Listen to your folks. You might become richer.
There are many things in life that we learn from our parents. Some are important lifeskills such as cooking and taking care of babies. Others are more superficial in nature, like picking the best fruits from the supermarket and the most efficient ways to clean a toilet (yes, my dad and I were discussing this a month ago!)
Lessons in financial planning may be trickier. Many of our financial instruments and concepts today can sound alien to our parents, especially if they were born in the 1950s or 1960s.
However, that does not mean your parents cannot teach you valuable financial lessons in their own unique ways. Here are four lessons I learnt from my dad.
1. It is not about how much you earn, but how much you save (or spend)
Seemingly logical, yet so many people, especially the younger ones, miss this point.
A lot of us (myself included) always complain about how little we earn. In fact, we complain about it so often that we almost forget that salary is only half the equation.
Often, our financial health is determined more by our spending habits than our salary. Don’t get us wrong, a high salary helps. But, it will still never be sufficient if you spend more than your high salary. We see this happening when people feel the need to spend above their means to show how successful they are.
Many of us know just how much our parents had to scrimp and save just so that we could go through school without worrying about money issues like they had.
So while you do not have full control of how much you earn, remember that you have full control of how much you spend, and thus, how much you can save.
2. Invest only in what you understand
As far as I could remember, my dad has only ever put his money into two forms of investments, stocks and properties.
In those days, investing and keeping track of stocks meant being glued to the teletext. People then had very little information, aside from what they could find on teletext.
My dad invested in stocks, even though I suspected he never really knew much about the counters he was buying. Not surprisingly, his investments often did not pan out as he had hoped.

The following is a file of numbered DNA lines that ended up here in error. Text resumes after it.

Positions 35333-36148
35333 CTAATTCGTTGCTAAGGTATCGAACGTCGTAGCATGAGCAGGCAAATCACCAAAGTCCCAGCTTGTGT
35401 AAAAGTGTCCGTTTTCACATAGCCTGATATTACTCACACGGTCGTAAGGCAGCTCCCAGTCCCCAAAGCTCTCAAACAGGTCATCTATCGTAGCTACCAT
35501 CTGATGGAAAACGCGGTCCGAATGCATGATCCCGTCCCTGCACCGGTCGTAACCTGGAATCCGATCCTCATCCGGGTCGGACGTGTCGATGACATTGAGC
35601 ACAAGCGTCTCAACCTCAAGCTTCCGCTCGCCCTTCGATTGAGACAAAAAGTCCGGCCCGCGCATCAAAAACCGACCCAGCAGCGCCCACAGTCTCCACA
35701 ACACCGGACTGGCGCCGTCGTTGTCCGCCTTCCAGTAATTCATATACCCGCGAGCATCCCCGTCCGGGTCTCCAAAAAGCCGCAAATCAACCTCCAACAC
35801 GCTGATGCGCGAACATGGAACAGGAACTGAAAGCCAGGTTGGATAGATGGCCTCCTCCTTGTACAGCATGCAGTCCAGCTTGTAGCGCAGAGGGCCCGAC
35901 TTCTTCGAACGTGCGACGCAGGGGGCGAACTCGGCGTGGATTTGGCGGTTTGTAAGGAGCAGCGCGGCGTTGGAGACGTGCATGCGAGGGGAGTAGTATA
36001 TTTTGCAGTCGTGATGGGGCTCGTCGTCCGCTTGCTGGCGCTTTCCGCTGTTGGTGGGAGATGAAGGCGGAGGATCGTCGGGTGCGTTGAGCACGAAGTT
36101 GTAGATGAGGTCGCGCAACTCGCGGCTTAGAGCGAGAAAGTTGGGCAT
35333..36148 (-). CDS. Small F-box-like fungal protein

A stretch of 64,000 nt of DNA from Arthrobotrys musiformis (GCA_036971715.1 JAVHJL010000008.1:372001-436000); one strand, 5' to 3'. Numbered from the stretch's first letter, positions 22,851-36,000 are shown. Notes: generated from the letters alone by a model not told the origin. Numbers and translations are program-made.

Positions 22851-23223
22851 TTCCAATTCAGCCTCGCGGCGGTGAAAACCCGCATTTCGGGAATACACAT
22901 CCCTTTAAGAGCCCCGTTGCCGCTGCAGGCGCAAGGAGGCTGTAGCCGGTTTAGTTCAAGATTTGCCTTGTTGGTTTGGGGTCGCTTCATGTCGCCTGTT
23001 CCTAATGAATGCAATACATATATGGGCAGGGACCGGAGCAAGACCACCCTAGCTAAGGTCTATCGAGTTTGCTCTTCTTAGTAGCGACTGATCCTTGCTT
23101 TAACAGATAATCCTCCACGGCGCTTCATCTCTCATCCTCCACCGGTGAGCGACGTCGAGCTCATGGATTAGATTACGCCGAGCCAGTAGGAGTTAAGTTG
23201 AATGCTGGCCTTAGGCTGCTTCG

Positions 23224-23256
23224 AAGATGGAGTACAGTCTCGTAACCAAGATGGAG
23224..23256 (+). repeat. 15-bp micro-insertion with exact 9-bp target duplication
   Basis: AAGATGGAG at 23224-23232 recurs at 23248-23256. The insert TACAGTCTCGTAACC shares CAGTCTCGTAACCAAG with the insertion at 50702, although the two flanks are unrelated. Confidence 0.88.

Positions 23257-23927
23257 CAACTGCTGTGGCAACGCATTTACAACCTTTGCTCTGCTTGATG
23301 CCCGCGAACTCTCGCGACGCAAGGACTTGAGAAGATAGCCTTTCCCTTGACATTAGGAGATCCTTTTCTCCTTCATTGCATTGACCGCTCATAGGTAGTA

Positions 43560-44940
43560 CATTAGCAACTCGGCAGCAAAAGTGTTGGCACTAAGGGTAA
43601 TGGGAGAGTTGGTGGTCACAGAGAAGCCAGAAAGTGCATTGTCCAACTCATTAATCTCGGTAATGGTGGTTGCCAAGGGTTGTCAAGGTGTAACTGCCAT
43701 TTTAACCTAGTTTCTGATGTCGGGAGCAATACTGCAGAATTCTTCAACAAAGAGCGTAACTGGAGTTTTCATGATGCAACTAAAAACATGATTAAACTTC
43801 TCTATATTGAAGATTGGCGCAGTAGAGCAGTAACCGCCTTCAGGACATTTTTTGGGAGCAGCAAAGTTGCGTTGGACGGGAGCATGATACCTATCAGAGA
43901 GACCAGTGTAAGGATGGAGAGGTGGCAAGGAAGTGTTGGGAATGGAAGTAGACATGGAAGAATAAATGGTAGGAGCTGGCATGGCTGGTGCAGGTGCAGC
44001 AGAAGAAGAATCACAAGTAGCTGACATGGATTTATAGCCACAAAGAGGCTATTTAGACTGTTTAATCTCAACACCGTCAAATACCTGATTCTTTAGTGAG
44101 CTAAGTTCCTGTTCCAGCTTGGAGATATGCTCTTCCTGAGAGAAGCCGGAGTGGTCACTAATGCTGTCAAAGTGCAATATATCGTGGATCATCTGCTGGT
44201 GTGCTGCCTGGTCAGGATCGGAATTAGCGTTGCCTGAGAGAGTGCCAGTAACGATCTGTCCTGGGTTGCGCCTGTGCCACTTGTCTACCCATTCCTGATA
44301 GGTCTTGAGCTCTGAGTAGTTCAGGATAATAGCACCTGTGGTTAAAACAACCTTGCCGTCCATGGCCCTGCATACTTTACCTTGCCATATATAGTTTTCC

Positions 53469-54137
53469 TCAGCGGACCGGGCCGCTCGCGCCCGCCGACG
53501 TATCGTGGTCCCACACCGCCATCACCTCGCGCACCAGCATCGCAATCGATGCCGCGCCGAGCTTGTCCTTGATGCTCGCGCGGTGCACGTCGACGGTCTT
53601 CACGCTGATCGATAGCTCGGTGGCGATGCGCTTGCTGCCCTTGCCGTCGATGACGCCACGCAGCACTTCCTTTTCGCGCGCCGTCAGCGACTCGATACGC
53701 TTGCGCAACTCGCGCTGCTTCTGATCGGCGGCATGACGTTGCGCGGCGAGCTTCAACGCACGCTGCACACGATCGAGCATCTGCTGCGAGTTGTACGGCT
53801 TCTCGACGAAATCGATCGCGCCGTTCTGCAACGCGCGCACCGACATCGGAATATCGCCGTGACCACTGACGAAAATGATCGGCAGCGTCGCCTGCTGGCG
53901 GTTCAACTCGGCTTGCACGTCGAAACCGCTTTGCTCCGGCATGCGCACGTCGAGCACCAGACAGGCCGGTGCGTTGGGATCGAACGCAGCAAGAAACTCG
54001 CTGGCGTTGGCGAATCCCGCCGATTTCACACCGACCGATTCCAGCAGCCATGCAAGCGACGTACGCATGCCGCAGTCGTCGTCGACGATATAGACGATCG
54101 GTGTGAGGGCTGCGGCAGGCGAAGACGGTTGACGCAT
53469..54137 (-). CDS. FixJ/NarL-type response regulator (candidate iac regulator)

Putting his money into properties was far easier. He could make better decisions simply because he understood, and could see and feel what he was buying.
What I learnt is that you should always put your money into investments that you actually understand. There is no point following your friends or a hot tip to invest in something you do not understand.
If stocks are your interest, invest in it. If you enjoy the process of buying and renting out properties for passive income, go for it. If it is starting a business in an industry that you understand and are passionate about, put your savings into it. There are no guarantees that your investments will pay off but at the very least, your chances are higher if you do something you know well.
Think about it, have you ever seen anyone getting rich investing in something they do not understand?
3. Invest In education
A good education is important and provides a headstart in one’s career. Equally as important is the constant need to improve, learn and upgrade.
My dad started his career needing to know nothing more than being able to install and fix telephone landlines. He ended it having to manage people via emails.
I can’t imagine how this will develop for our generation? Will our computer literacy skills become obsolete at the tail end of our careers? Will we have to learn a new technology that hasn’t been invented yet? We’re not sure. But with technology advancing at lightning speed, all bets are off.
The world is constantly evolving. The skills we have today will not be enough for us to survive for the rest of our career.
4. Take risks only when you understand and can afford the worst case scenario
Those of us who invest will know that it is not possible to make returns without taking some form of risk.
However, there is a difference between taking risks you understand and can afford, and taking risks recklessly.
For example, if you are taking a home mortgage, make sure it is one that you can cope even when interest rates rise. The last thing you want is to be stuck with a high monthly installment you cannot afford because interest rates went up while your rental income came down.
My dad missed a few opportunities in his earlier years to invest in properties because he was worried that his finances would have been overstretched. When he finally did invest, it was during the economic downturn (SARS in 2003, the recession in 2008).
He did so not because he was an astute investor who recognized it was time to enter the market, but because he could only afford properties during those times.
Investing at any other time would have been beyond his affordability.
On hindsight, I believe the biggest factor was not so much of knowing when to enter the market, but making sure that your risk exposure is managed to ride out both the good and bad times. Anyone can make money during an economic boom; it is the recession that matters.
You do not need to have a degree in finance or be well versed with financial instruments to be able to handle your finances and investments properly. If our parents could manage it in an era where education was a luxury and information was restricted, I believe we should be able do it better today.
This article was first published on mothership.sg
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